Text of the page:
The Energy Bulletin Weekly: 15 June 2020 - Resilience

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The Energy Bulletin Weekly: 15 June 2020 - ResilienceThe Energy Bulletin Weekly: 15 June 2020 - ResiliencePosted: 15 Jun 2020 12:00 AM PDTTom Whipple and Steve Andrews, EditorsQuotes of the Week"Losses this year will be the biggest in aviation history. There is no comparison for the dimensions of this crisis." Alexandre de Juniac, Int'l Air Transportation Assoc.'s CEO"It remains unclear if oil demand will ever return to pre-pandemic levels. From the destruction of the aviation industry to the transformation of workplace dynamics reducing daily travel and governmental pushes for renewable energy, oil demand is being attacked on all sides due to COVID-19. The oil majors seem to have recognized this global shift and are determined to make their operations as lean and sustainable as possible. 2020 is shaping up to be the most dramatic year in the history of oil markets, with a decade's worth of change seeming to be taking place in just 365 days." Charles Ke…

U.S. Commercial Crude Oil Stocks Hit Record High - OilPrice.com

The United States held a record-high level of commercial crude oil inventories as of the week to June 19 following the collapse in demand in the lockdown and the slow demand recovery after lockdowns were lifted, data from the Energy Information Administration (EIA) showed on Monday.

In its latest Weekly Petroleum Status Report, the EIA reported a 1.4-million-barrel increase in crude oil inventories for the week to June 19. At 540.7 million barrels, U.S. crude oil inventories are still above the five-year average for this time of the year, and demand improvement seems to be going more slowly than hoped, as suggested by the change in fuels.  

At nearly 541 million barrels of crude oil inventories for the week to June 19, the U.S. beat by 5 million barrels its previous record for the highest volume of commercial inventories from late March 2017, EIA data showed.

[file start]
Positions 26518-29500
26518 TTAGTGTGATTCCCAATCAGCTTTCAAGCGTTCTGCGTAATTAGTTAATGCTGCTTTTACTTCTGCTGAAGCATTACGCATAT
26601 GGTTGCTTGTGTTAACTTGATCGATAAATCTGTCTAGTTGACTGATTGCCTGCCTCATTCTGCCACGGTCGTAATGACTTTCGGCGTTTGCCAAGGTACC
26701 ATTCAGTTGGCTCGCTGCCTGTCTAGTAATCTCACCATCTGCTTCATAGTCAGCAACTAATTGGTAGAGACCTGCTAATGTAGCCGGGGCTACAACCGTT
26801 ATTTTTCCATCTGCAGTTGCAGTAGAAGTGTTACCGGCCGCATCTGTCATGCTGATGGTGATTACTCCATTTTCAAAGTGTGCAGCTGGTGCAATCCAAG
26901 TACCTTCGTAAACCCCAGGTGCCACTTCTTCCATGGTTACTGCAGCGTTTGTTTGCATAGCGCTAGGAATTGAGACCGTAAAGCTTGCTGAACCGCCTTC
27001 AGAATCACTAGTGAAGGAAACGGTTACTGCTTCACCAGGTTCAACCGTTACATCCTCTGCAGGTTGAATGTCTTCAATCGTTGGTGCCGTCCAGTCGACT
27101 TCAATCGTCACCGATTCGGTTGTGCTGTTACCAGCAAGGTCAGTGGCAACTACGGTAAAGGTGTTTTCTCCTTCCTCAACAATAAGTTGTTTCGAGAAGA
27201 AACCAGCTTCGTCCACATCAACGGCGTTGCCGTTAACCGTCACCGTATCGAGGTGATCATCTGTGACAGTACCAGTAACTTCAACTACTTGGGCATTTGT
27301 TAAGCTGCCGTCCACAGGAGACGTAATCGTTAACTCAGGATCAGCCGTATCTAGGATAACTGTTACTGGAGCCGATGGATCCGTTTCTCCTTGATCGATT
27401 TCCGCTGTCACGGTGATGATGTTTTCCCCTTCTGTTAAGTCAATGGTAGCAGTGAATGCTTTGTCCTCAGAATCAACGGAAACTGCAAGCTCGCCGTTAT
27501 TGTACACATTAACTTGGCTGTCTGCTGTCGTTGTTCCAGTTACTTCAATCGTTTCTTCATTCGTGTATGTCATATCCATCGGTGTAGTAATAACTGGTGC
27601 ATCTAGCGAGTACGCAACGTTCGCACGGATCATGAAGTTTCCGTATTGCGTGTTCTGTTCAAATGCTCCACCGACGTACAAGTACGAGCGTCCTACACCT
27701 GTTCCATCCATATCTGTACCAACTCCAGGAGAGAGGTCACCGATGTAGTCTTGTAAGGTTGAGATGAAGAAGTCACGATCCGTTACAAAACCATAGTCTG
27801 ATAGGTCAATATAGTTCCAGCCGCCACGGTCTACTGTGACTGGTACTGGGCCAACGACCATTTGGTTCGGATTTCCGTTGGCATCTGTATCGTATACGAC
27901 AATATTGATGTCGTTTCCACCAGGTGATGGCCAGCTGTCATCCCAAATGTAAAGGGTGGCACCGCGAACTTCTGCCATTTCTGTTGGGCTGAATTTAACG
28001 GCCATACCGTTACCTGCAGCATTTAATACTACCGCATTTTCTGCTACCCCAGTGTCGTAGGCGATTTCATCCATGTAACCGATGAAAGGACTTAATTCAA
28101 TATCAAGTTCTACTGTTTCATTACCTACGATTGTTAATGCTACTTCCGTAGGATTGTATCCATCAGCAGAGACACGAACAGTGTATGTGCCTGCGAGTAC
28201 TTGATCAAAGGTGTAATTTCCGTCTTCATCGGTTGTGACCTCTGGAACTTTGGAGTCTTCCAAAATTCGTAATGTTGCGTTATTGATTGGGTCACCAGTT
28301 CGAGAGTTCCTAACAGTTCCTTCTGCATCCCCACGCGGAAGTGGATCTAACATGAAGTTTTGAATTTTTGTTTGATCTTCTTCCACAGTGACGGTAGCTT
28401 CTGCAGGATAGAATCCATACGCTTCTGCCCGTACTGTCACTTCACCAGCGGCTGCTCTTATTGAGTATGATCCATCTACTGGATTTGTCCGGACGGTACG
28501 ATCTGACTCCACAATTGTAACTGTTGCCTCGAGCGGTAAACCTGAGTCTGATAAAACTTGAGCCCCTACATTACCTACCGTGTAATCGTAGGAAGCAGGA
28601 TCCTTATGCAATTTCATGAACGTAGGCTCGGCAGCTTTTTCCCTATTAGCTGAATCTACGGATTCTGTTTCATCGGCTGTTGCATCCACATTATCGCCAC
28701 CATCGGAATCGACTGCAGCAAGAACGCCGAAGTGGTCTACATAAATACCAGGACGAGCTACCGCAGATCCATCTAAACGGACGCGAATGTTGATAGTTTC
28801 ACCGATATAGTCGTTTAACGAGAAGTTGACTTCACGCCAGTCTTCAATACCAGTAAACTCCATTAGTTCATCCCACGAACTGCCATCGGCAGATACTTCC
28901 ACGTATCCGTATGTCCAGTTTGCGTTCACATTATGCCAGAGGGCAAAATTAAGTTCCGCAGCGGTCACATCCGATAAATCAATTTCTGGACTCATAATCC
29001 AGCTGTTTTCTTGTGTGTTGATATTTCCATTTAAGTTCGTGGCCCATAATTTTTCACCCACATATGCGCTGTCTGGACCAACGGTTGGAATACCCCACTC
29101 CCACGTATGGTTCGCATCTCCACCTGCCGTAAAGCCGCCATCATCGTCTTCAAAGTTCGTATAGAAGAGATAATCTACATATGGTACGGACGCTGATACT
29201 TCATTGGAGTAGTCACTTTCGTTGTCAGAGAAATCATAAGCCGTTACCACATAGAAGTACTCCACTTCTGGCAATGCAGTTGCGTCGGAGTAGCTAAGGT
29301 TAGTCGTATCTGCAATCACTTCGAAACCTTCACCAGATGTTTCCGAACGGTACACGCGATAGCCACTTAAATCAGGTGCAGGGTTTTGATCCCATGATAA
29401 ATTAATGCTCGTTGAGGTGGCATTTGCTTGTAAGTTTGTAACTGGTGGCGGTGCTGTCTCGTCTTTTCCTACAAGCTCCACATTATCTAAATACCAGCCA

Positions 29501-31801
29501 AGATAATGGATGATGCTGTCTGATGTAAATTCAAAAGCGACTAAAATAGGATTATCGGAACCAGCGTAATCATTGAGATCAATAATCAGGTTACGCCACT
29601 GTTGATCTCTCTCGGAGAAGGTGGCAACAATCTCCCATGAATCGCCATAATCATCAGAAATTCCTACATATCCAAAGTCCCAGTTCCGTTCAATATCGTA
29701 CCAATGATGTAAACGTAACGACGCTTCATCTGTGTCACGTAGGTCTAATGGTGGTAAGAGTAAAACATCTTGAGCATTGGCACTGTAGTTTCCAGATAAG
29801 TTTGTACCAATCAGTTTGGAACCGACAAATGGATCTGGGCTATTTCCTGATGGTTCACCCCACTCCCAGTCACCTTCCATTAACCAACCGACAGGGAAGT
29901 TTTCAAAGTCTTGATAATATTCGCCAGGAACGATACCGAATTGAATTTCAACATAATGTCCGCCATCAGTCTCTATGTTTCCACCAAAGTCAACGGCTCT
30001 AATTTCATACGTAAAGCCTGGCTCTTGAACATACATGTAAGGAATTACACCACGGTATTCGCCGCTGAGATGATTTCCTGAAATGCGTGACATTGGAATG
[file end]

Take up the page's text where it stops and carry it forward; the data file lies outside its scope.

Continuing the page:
As of June 19, U.S. net commercial crude oil inventories were at 62 percent of total available storage capacity.

Commercial crude oil inventories in the U.S. Gulf Coast have jumped by 63 million barrels since March 13, when a national emergency was declared in the United States. The Gulf Coast inventories are currently sitting at an all-time high of 249 million barrels, according to the EIA.

However, the capacity utilization of the crude oil storage at Cushing, Oklahoma, dropped to 58 percent on June 19, from 83 percent capacity filled on May 1, the EIA has estimated. Fears of overflowing storage sent WTI Crude prices – based on physical delivery of WTI crude oil at Cushing – below zero on April 20 and 21.  

Demand, especially gasoline demand, in the U.S. has been recovering from the April lows, but it is still well below the levels typical for this time of the year. Refinery capacity utilization is rising much slower as refiners and the market have to draw down excess inventories that surged at the start of the lockdowns.

By Charles Kennedy for Oilprice.com

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